In his 1995 book Text and Act, the musicologist Richard Taruskin wrote of the historically-informed performance movement, “the very recent concept of historical authenticity is implicitly projected back into historical periods that never knew it.” To be fair to the French group Le Poème Harmonique, whose program “Venezia” opened the Miller Theatre at Columbia University’s season, their press release trumpeted an “eye-opening approach to opera using historical gesture” rather than textual authenticity. But the program also claimed to depict 17th-century Venice from the “streets to the palaces,” and, as my companion remarked, Venice doesn’t have any streets. It has canals and calle, alleys.Read the rest here. You may gather that I didn't like this concert much! It's a real shame the Konzept proved so misguided, because the actual performances were decent and the rep was interesting, so I wish I had been able to appreciate it. I do not wish to pile on and therefore will refrain from having another Program Notes Smackdown here, but I do want to note that there is absolutely no scholarly consensus that "Pur ti miro" is by Ferrari as the notes state. Also, why did this program not feature Arianna's lament? It's arguably only semi-Venetian, but it's so good!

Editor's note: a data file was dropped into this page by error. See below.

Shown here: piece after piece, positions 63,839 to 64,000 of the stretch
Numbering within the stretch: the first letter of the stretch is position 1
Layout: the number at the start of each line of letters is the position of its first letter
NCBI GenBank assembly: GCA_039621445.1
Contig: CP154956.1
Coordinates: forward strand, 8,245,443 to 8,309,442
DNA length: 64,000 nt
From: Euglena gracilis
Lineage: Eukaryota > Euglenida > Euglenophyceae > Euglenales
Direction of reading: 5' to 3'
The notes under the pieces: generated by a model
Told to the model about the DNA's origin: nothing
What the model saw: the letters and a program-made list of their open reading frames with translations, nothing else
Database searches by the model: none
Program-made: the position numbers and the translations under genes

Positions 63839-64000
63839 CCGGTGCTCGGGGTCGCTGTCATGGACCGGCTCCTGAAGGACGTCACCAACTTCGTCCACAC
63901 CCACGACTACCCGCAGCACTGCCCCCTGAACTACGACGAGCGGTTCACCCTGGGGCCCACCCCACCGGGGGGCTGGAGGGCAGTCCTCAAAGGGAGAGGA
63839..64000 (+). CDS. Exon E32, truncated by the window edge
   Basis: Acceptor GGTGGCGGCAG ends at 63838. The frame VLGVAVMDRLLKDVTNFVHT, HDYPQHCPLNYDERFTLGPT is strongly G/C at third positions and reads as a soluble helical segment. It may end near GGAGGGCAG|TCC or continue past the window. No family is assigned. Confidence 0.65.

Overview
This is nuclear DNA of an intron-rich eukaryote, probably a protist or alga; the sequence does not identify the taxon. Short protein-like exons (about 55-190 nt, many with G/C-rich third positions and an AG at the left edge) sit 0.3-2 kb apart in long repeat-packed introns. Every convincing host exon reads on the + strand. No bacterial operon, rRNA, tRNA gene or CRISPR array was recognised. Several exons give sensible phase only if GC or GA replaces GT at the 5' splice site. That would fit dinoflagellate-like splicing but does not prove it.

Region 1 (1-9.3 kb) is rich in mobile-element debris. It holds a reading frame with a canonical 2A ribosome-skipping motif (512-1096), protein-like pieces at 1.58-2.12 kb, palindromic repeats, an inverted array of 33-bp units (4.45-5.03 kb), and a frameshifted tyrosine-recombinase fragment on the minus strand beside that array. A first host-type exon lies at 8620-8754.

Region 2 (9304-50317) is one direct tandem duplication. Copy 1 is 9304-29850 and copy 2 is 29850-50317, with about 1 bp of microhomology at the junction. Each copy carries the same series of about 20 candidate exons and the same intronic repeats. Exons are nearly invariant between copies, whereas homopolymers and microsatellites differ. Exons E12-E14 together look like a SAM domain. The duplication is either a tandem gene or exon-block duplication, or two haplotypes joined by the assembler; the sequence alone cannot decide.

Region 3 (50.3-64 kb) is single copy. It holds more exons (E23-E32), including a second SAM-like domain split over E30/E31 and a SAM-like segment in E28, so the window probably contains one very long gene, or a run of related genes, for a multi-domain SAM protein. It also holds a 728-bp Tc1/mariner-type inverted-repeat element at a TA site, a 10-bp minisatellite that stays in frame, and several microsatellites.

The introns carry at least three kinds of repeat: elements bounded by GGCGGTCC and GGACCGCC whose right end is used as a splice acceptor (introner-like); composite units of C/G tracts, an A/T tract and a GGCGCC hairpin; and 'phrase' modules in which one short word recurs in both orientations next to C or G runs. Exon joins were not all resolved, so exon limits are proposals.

Administrative note: I can't promise much blogging for the next few months, but I am going to Einstein on the Beach tomorrow, and will get out to Elisir d'amore as soon as I can.
Here's a piece that was not on Wednesday's program (and Neapolitan rather than Venetian): the Lamento della pazza, attributed to Pietro Antonio Giramo, given an audacious performance by Anna Caterina Antonacci.
photo copyright O. Matsura